Values in Bordeaux?

Don’t be surprised, we may be entering a bit of a golden age for value Bordeaux. Here’s a baker’s dozen to consider.


Bordeaux gets a bad rap for several reasons. the top wines are ridiculously expensive. They also require significant time in the cellar to really show their stuff, and the style of these wines has changed over the years, becoming bolder, riper, and to many palates both less fresh and less complex. That’s the problem with expensive Bordeaux, but there’s a whole world of value priced Bordeaux that consumers should remember.

While these wines rarely challenge their classified growth brethren (though they occasionally do), they continue to offer an authentic expression of Bordeaux. The issues with the big boys all play to the favor of these smaller wines.

Even though these wines benefit from ageing, they show their best after only a year or three in the cellar. And while they very rarely develop the nuance and complexity of the classified growths, they do offer consumers an inexpensive option for a wine that ages well.  You could argue that virtually all wines age well to some extent, and you would be technically correct - but Bordeaux is special. 
The mature flavors and aromas of Cabernet and Merlot are notably more complex than most other wines at this price point. If the fruit is grown somewhere cool and fresh (where the wines produced speak of more than explosive fruit), even better. In this case we get the full range of herbal, savory and complex nuances. There is also the texture that a mature wines offers. Silky, easy to drink yet with tension in the mouth. That is something that is hard to come by with value price points, but if you enjoy aged Rioja and Chianti you know what I’m talking about. While released in a more youthful state, value priced Bordeaux is another rare wine that can offer such textural nuance without breaking the bank.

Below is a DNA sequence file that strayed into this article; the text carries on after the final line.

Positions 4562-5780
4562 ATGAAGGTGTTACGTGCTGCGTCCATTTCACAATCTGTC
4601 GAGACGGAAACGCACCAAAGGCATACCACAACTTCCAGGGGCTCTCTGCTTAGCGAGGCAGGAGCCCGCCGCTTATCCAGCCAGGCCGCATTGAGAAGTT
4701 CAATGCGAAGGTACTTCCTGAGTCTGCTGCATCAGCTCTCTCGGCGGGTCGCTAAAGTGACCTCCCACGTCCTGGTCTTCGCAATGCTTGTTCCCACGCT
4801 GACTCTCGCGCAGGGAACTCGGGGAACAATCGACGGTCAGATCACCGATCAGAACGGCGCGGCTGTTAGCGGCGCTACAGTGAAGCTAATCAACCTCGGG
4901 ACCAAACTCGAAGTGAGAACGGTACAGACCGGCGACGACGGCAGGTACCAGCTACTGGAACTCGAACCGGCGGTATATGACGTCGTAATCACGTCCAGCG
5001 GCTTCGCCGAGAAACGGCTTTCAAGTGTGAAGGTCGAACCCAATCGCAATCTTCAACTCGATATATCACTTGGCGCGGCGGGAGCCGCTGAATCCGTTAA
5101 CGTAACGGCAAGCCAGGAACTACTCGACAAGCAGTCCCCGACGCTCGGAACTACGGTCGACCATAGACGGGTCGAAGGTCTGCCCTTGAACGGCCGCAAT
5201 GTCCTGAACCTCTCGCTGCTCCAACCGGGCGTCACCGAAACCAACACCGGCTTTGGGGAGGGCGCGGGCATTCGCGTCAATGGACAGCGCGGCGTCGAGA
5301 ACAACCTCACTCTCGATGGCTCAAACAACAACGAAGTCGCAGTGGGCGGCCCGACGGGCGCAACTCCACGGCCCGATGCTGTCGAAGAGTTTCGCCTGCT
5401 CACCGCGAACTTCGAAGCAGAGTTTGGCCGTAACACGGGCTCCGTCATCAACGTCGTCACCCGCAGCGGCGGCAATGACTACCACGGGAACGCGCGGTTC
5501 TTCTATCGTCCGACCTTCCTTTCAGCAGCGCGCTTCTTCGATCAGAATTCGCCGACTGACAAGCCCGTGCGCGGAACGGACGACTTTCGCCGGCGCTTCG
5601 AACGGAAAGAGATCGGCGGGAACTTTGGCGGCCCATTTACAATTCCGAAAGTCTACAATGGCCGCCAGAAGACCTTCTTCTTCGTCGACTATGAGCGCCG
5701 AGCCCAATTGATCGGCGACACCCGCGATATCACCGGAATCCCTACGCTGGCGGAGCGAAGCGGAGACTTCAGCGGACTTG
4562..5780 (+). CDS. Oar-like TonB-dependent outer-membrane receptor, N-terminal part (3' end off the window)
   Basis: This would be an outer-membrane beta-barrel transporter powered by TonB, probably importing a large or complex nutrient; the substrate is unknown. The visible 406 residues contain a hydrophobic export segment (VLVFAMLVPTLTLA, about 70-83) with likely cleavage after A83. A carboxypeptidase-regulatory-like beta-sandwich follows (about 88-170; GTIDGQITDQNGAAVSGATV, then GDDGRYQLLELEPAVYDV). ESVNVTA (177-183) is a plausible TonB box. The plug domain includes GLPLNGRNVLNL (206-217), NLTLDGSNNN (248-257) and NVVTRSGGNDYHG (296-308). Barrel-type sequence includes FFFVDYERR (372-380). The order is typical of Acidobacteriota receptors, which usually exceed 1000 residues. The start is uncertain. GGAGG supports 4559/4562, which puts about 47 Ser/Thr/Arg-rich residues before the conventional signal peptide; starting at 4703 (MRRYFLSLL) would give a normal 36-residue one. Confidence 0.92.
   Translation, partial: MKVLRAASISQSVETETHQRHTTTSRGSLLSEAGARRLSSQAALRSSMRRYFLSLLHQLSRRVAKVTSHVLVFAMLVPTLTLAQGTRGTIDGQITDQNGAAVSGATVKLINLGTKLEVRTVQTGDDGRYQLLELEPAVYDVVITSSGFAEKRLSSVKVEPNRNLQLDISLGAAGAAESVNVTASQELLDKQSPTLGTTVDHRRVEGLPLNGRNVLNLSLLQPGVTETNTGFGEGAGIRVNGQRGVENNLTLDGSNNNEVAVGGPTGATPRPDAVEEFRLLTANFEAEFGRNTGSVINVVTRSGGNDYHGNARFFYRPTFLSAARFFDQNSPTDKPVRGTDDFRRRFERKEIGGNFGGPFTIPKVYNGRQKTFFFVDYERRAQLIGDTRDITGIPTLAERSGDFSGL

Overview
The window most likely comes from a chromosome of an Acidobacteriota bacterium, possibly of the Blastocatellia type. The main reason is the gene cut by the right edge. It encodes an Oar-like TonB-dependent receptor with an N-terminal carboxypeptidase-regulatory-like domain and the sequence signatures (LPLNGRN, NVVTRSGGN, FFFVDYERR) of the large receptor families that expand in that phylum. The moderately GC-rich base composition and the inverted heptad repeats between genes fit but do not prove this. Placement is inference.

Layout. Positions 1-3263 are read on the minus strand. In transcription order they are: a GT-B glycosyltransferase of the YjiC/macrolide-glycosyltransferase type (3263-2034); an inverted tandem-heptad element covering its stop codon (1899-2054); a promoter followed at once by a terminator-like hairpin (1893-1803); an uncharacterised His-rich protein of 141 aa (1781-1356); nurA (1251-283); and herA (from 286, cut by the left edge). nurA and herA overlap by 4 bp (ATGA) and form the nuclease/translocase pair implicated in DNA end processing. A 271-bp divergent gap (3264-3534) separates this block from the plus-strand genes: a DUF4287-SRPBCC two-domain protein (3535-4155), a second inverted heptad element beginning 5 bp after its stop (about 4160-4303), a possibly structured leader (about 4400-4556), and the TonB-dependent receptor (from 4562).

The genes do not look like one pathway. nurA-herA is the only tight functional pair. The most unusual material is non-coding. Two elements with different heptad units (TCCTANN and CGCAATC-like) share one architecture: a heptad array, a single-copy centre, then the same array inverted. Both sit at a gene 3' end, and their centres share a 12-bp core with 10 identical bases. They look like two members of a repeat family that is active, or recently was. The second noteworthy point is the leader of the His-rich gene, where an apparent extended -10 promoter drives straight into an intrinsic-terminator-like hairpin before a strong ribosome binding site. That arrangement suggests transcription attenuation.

The ripeness and boldness that is can be part of Bordeaux does not exist at this price level. For starters, no one can afford to drop yields precipitously and still sell a bottle of Bordeaux for under $15. What does that mean? Well, low yields tend to give rich wines with plenty of alcohol, and that is not really what Bordeaux is about. Some of the change in style over the past two decades or so can be attributed to climate change, but in the case of these wines, where vineyards in less than ideal locations are carrying full crop loads, it simply means that grapes are getting ripe (as opposed to over-ripe and jammy.) It’s a distinct advantage that the value priced producer of Bordeaux have rarely enjoyed -- until now.
So here you have what might turn out to be a bit of a golden age for value priced Bordeaux. Lower demand is keeping prices down and yet the wines are better than ever. There is no doubt that vintage variation also plays an important role in the quality of any particular bottle of Bordeaux, as it obviously does elsewhere around the world. But in this day and age, most producers will only bottle what they feel is a good wine. We can disagree, but for the most part we should stop thinking of vintages as good and bad per se, and begin instead to think of them as agers or mid-week wines; fruity wines or savory wines. While each of us might have a personal preference for one style or the other, the marketplace as a whole has proven that there is a palate for every wine.
So take some time to discover Bordeaux. These wines are rich with history and historical importance. Bordeaux inspired a whole class of imitators, so it’s important that we know and understand what a Bordeaux blend originally tasted like! I love a good bottle of Bordeaux, and while the classic match of lamb and Bordeaux is terrific, many of these lighter styled wines pair wonderfully with foods that we commonly eat. Take meatloaf, or a lovely stew. These dishes have proven to be a wonderful partner for a modest bottle of Bordeaux. And about ageing, don't be afraid to buy a few extra bottles of your favorite value Bordeaux. They are wines that, perhaps more than any other at this price point, benefit from 2-5 years in the cellar!

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6 Top Value Priced Bordeaux Tasted 8/14

Chateau Labrousse Blaye Cotes de Bordeaux (2012)
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Chateau Moulin de Lavergne Bordeaux (2011)
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Chateau Bourbon la Chapelle Medoc (2011)
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Baron de Luze Bordeaux (2010)
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Chateau St. Sulpice Bordeaux (2010)
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Chateau Petit-Freylon Bordeaux Blanc Cuvee Izzy (2011)
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